Document Type: Commentary
Vrije Universiteit Brussel (VUB), Brussels, Belgium
School of Health and Social Care, University of Essex, Colchester, UK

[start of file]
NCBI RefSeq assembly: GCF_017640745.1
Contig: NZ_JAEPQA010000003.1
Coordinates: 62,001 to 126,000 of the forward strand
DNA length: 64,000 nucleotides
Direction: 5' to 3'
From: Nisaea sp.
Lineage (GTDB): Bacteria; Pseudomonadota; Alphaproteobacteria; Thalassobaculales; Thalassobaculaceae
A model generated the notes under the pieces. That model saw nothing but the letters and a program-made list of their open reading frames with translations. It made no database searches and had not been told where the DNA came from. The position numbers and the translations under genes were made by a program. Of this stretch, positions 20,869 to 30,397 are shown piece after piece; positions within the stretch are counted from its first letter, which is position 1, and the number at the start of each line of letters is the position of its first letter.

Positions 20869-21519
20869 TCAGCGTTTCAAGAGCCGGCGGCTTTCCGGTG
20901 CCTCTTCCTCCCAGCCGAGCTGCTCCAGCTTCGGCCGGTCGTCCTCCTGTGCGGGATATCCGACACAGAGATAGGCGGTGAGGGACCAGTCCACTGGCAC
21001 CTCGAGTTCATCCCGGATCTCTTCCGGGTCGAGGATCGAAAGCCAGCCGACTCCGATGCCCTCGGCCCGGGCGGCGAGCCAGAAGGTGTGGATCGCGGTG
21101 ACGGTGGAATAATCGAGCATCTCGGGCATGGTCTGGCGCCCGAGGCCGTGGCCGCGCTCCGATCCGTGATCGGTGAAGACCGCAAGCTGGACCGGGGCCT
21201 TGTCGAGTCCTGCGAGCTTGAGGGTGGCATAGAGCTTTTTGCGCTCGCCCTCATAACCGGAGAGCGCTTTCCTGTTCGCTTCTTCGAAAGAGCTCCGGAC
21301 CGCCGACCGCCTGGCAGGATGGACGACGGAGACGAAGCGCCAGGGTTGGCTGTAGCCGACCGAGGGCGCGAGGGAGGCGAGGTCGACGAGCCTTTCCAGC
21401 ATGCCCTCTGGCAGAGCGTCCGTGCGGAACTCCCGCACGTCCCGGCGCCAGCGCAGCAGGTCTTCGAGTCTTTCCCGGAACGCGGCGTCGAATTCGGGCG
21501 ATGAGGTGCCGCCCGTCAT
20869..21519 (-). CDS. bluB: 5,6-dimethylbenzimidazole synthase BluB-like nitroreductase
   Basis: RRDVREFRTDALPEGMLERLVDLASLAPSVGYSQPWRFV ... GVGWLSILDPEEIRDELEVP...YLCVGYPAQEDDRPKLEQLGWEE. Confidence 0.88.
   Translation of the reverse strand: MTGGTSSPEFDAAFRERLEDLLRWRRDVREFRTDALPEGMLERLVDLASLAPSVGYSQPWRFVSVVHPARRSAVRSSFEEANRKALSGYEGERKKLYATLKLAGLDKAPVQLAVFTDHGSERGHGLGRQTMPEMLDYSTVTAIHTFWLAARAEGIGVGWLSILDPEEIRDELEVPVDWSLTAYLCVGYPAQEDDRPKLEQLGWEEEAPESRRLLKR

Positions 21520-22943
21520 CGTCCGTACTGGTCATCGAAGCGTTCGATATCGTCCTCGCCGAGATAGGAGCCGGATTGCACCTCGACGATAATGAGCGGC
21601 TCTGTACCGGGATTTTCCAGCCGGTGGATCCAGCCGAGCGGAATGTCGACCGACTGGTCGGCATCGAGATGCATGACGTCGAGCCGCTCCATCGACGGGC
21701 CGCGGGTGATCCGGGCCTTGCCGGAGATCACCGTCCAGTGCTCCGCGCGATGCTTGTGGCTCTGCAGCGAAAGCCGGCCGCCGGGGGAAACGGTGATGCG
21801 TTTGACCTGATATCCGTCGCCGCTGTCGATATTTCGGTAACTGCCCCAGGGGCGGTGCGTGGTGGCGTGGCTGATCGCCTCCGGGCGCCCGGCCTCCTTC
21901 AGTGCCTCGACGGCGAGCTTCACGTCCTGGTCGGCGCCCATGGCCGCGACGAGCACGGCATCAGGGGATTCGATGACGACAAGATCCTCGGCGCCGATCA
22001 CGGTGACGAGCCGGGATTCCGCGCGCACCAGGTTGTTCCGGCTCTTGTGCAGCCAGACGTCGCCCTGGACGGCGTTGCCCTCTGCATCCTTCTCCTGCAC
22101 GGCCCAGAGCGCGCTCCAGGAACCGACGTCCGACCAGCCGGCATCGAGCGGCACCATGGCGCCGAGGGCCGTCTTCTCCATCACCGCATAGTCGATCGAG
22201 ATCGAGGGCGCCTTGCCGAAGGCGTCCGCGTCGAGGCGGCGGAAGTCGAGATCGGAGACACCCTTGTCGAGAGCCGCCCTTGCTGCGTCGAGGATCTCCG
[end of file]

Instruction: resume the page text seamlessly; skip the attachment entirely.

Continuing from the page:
Building on Rinaldi and Bekker’s scoping review of articles on the impact of populist radical right (PRR) politics on welfare and population health, this short article formulates three pointers towards a framework that might help structure future research into PRR, populist politics more generally, and coronavirus disease 2019 (COVID-19) and other health issues. First, we discuss the centrality of welfare chauvinism to the PRR’s impact on health, taking this as a cue for a broader reflection on the importance on distinguishing between the nativist and populist dimensions of PRR politics. Secondly, we turn our attention to the potential moderating effect of the PRR’s welfare chauvinism on the welfare cuts proposed by their right-wing coalition partners, comments we see as pointing to the need to focus on nativist, populist, neoliberal and other threats to welfare policy more generally, rather than on the PRR only. Thirdly, we reflect on the paradoxical nature of welfare chauvinism – its negative consequences for the health of the ‘own people’ it proclaims to defend – as a starting point for a brief discussion of the need to consider carefully the not-so-straightforward relation between the PRR’s political rhetoric, its (impact on) policy and institutions, and the outcomes of such policy.